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W. S. Hoole Special Collections Library Manuscript Collections

Guide to the C.S.A. Submarine H.L. Hunley print MSS.3445

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Publication:

University Libraries Division of Special Collections, The University of Alabama

Box 870266
Tuscaloosa, Alabama, 35487-0266
205.348.0500
archives@ua.edu

March 2014

Creation:

This finding aid was produced using the Archivists' Toolkit 2014-03-21T13:49-0500

Language Usage:

English

Description Rules:

Describing Archives: A Content Standard

Collection Title:

C.S.A. Submarine H.L. Hunley print

Unit ID:

MSS.3445

Repository:

University Libraries Division of Special Collections, The University of Alabama

Quantity:

1.0 Linear feet (1 print)

Dates:

after 1863

Abstract:

Print of a pen and ink sketch of the C.S.A. submarine, H.L. Hunley.

Scope and Contents note

The collection contains a print of a pen and ink sketch of the C.S.A. submarine, H.L. Hunley. The Hunley was the first combat submarine to sink an enemy warship, although the Hunley was not completely submerged at the time of the attack and sank shortly afterwards.

Processing Information:

Processed by

Martha Bace, 2012

Preferred Citation:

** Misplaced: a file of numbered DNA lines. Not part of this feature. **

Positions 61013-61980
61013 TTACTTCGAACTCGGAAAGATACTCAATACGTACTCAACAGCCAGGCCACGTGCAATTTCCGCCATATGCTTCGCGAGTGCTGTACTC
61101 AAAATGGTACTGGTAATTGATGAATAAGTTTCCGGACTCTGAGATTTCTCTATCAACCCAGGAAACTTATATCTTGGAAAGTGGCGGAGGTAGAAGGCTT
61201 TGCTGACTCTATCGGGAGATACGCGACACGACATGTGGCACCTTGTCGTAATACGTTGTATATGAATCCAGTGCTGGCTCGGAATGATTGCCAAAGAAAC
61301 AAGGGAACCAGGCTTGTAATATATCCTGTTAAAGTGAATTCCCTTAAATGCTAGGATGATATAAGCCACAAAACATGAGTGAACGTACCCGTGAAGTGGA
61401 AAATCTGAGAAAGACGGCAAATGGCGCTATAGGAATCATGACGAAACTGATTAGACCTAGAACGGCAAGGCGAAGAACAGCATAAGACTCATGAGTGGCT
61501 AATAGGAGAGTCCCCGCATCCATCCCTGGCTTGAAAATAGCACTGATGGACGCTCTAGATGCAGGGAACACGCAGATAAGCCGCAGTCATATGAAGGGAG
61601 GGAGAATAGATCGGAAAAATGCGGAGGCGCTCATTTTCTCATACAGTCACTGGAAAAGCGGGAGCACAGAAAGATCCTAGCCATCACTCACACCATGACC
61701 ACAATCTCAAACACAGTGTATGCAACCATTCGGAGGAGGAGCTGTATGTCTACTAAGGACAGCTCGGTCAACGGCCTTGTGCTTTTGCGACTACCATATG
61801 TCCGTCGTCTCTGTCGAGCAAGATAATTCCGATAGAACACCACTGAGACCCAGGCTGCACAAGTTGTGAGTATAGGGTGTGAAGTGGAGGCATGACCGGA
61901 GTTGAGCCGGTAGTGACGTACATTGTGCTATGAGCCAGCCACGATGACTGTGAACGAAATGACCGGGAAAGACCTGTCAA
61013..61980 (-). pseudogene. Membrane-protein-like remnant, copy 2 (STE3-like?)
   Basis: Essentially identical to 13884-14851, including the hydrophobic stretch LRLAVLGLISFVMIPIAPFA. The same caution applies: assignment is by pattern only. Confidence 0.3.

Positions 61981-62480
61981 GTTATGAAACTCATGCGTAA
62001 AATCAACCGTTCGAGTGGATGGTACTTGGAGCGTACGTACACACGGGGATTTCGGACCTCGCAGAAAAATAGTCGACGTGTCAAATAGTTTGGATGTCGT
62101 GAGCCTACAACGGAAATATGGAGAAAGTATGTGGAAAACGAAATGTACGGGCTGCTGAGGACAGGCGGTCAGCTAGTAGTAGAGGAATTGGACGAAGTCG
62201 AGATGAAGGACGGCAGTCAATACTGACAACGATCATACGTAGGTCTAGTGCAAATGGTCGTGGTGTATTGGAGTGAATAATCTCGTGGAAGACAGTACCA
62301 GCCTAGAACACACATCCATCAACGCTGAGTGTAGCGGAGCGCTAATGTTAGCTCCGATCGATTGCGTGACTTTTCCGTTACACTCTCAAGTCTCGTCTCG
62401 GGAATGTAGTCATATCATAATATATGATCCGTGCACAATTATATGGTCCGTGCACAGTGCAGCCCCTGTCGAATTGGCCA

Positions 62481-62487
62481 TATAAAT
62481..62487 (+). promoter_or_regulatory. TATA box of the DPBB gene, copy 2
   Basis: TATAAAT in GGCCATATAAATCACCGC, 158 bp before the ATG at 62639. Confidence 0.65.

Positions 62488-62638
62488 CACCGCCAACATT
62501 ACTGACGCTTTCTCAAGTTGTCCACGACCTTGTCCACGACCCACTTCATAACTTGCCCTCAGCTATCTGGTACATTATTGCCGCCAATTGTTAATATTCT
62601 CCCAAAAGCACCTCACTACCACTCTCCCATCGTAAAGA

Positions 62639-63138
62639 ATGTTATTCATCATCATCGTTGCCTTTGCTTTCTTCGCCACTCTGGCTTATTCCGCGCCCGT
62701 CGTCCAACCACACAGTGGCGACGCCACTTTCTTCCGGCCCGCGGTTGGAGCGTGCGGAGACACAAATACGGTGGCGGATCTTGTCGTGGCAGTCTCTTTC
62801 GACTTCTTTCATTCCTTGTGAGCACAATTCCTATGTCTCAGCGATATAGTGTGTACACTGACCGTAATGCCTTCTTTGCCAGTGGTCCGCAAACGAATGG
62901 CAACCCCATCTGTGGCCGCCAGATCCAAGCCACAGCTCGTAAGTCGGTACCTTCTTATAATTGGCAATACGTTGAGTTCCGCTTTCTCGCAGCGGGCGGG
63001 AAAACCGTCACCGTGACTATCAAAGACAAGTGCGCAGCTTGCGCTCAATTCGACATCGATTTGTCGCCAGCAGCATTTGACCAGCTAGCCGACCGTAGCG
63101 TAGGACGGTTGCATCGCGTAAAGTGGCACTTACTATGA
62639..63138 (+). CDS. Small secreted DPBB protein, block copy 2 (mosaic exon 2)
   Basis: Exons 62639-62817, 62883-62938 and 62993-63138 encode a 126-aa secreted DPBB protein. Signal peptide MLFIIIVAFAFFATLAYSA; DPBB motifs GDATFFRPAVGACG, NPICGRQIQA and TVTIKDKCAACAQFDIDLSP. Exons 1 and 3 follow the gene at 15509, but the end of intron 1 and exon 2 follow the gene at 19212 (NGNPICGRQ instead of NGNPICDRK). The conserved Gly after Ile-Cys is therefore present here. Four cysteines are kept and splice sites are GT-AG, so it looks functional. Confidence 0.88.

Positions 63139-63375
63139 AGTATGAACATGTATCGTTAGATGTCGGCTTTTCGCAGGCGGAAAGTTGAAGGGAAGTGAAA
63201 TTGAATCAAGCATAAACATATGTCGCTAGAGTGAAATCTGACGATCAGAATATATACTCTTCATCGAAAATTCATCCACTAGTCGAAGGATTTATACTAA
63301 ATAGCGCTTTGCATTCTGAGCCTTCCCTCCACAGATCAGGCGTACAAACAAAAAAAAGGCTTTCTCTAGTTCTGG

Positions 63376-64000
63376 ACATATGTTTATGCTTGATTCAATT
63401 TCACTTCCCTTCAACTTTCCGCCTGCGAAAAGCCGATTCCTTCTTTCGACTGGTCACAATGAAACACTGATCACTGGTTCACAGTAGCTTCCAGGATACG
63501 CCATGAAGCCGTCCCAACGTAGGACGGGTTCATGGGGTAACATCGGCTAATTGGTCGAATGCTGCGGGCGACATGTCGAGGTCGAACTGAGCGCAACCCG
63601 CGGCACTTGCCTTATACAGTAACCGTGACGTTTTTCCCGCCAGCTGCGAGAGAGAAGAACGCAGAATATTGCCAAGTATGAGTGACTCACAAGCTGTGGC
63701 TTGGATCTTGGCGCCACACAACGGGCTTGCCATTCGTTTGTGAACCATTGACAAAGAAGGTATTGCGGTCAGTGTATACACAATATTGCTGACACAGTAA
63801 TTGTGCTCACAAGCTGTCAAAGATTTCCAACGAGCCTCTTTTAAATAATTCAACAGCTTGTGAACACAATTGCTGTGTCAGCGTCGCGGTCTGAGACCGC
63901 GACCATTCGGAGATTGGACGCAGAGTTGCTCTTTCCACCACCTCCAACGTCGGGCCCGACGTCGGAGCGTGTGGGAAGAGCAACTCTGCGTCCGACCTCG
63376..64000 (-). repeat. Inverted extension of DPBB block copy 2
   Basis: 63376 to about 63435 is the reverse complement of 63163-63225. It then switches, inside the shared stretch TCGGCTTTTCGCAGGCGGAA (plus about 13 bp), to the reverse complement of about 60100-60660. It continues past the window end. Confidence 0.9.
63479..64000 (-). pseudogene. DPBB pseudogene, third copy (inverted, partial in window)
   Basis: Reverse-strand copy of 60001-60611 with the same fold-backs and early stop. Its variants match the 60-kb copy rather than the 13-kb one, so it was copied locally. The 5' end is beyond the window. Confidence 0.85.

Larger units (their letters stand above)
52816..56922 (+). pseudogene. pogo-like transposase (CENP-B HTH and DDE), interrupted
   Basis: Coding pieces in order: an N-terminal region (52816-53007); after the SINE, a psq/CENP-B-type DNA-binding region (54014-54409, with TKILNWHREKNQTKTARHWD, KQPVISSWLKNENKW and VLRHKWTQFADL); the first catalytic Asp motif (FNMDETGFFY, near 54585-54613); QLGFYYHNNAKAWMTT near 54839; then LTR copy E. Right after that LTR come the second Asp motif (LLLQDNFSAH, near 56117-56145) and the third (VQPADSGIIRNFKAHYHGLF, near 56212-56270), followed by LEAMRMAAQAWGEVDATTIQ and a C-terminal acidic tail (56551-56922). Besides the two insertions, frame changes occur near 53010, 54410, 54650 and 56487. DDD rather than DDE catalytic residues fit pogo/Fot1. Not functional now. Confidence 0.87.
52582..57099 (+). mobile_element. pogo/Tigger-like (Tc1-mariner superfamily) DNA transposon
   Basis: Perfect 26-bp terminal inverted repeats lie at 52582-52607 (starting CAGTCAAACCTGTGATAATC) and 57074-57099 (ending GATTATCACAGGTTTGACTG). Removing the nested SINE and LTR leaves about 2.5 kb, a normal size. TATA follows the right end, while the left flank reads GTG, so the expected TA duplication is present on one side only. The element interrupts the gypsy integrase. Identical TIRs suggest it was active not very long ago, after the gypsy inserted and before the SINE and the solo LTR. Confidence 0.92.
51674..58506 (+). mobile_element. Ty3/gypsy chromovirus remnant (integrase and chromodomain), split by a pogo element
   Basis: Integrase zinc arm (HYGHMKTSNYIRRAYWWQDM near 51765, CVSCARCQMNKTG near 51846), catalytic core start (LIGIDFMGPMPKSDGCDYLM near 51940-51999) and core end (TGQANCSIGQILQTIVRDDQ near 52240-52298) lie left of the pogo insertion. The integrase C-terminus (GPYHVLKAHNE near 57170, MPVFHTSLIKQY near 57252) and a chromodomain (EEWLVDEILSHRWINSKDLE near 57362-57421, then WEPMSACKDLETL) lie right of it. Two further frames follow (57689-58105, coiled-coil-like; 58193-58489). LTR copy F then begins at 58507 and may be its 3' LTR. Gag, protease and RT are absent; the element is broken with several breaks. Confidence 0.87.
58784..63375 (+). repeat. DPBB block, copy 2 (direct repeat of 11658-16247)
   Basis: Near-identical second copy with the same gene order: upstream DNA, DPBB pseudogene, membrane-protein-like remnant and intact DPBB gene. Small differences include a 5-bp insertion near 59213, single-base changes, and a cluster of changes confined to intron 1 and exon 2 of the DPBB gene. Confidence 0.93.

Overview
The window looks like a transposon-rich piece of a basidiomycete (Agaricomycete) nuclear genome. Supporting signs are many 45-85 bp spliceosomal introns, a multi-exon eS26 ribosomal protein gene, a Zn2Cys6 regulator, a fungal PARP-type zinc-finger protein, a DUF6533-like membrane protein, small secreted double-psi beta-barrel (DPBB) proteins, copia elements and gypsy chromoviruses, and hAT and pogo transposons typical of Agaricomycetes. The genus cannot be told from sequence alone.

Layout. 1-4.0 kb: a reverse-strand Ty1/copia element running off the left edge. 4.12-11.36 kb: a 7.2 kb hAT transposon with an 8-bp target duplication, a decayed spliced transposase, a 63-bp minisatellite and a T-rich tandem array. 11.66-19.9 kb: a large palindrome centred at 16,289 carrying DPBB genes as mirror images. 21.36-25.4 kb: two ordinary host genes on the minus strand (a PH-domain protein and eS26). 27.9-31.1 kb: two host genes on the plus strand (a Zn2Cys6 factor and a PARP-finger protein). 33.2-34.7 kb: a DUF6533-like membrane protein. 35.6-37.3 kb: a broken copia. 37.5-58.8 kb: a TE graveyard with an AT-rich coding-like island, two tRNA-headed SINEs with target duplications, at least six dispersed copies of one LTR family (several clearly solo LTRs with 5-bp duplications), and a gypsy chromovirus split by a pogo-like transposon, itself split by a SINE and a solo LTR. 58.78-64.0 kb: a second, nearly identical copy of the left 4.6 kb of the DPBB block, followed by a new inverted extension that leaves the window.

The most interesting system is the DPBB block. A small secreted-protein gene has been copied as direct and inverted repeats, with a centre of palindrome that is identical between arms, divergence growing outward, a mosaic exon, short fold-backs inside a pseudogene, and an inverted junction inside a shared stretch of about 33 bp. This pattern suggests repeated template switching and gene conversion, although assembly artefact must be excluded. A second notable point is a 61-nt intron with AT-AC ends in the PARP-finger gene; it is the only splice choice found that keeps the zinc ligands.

C.S.A. Submarine H.L. Hunley print, W.S. Hoole Special Collections Library, The University of Alabama

Acquisition Information:

Unknown

Access Restrictions:

None

Biographical/Historical note

The H.L. Hunley was a Confederate States of America submarine that played a small part in the American Civil War, but a large role in the history of naval warfare. It was the first combat submarine to sink an enemy warship, although the Hunley was not completely submerged at the time of the attack and was lost at some point afterwards.

The Hunley was built in Mobile, Alabama, and launched in July 1863. It was then shipped by rail to Charleston, South Carolina, in August that same year. The ship sank twice, once on 29 August 1863, during a training exercise, killing five members of her crew, and then again on 15 October 1863, killing all eight of her crew, including the builder and financial backer Horace Hunley himself, who was aboard at the time but not enlisted in the CSA armed forces. Both times the Hunley was raised and returned to service.

On 17 February 1864, the Hunley attacked and sank the 1240-short ton screw sloop U.S.S. Housatonic on Union blockade duty in Charleston's outer harbor. Soon after, the Hunley sank for unknown reasons, killing all eight of her third crew. The innovative ship was lost until its wreackage was discovered in 1970 and raised in 2000.

Print Box SC0085 Oversize Folder 3445.01